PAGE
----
Think back to the best boss and the worst boss you ever had.

  1. Make a list of all things done to you that you abhorred.
  2. Make another list of things done to you that you loved.

And you thought leadership was complicated.

Source: Dee Hock, founder of VISA


"A leader is the one who climbs the tallest tree, surveys the entire situation, and yells: 'Wrong jungle!'"

Stephen Covey

Very true. But, don't make the mistake of assuming the top of the tree equates with the top of the organization. Listen to leadership wherever it is expressed.


"The first problem with all of the stuff that's out there on leadership is that we haven't got a clue what we're talking about." We typically think of the leader as being the person at the top. "But if you define a leader as an executive, then you absolutely deny everyone else in an organization the opportunity to be a leader."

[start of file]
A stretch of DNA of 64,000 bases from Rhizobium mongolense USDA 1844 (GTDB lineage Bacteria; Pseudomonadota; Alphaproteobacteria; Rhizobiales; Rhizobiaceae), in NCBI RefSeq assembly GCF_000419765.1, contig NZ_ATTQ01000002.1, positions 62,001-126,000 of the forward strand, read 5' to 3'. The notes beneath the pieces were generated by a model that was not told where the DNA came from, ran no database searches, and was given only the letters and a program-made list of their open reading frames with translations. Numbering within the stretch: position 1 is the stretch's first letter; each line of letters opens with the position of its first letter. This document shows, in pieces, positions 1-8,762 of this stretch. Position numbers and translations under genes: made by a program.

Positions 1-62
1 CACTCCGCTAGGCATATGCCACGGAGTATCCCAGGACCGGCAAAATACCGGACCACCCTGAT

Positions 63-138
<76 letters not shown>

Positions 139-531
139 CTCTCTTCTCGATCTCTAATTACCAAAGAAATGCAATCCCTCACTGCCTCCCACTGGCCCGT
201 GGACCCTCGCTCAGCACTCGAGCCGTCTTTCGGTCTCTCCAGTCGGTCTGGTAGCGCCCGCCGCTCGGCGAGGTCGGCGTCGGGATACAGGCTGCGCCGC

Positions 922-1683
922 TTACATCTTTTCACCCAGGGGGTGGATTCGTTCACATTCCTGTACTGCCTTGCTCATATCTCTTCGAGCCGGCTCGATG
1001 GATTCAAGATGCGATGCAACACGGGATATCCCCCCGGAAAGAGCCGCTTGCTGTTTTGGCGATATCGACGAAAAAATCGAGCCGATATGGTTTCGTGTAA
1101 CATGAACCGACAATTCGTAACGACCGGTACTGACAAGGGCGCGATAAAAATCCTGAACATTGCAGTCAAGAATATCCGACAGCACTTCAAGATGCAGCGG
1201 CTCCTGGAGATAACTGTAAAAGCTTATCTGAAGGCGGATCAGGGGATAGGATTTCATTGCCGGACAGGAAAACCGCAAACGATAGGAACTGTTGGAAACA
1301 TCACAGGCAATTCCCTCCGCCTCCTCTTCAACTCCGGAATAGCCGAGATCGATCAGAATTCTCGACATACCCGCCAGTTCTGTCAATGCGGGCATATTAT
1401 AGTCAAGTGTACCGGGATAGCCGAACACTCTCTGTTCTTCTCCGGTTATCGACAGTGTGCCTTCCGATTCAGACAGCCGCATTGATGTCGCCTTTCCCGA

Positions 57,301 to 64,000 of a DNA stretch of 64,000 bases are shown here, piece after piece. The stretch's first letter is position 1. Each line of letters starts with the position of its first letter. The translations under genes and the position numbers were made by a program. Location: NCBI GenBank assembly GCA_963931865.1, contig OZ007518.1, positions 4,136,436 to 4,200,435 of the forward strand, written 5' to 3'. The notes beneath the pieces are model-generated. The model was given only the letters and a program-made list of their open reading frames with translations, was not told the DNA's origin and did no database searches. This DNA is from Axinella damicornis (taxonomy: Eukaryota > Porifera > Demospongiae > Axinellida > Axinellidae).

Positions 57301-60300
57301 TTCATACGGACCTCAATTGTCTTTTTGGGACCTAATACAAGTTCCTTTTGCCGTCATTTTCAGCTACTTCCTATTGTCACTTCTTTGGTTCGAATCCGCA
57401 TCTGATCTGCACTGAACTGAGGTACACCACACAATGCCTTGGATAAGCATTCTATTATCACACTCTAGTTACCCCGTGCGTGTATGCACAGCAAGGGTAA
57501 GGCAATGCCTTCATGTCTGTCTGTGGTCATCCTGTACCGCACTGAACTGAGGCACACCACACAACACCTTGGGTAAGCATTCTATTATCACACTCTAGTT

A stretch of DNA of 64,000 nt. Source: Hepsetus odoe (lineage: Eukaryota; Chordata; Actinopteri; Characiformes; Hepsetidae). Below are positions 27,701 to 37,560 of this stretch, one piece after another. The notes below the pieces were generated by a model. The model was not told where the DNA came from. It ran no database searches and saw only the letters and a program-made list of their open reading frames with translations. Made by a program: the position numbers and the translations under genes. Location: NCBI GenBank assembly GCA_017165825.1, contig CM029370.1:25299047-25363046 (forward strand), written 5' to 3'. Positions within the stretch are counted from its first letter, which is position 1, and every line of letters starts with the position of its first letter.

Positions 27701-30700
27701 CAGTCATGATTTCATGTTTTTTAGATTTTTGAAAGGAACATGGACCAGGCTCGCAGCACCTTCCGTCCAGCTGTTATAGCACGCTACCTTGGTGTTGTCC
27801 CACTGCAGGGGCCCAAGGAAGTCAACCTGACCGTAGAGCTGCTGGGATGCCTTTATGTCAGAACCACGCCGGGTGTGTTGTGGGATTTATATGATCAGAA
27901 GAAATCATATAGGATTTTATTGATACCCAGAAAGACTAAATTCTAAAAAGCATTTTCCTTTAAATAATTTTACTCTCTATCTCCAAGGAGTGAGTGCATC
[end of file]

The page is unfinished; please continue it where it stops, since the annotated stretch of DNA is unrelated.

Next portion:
Peter Senge


"Many of you want to be leaders, to make a difference. But you might be spending too much time self-marketing and not enough time researching, building bridges by taking an interest in someone… In true leadership situations, listening comes before arm-waving."

Yahoo's Tim Sanders, blogging on


"The job of a leader today is not to create followers. It's to create more leaders."

Ralph Nader


The great sociologist Max Weber said, over 100 years ago, that the organizations that will survive and thrive will be those that foster acts of leadership throughout the system, rather than assuming leaders only exist at the top.

TO DO, OR TO BE? THAT IS THE QUESTION - (Hamlet got it wrong)

Great leaders become leaders to achieve something, not to be someone.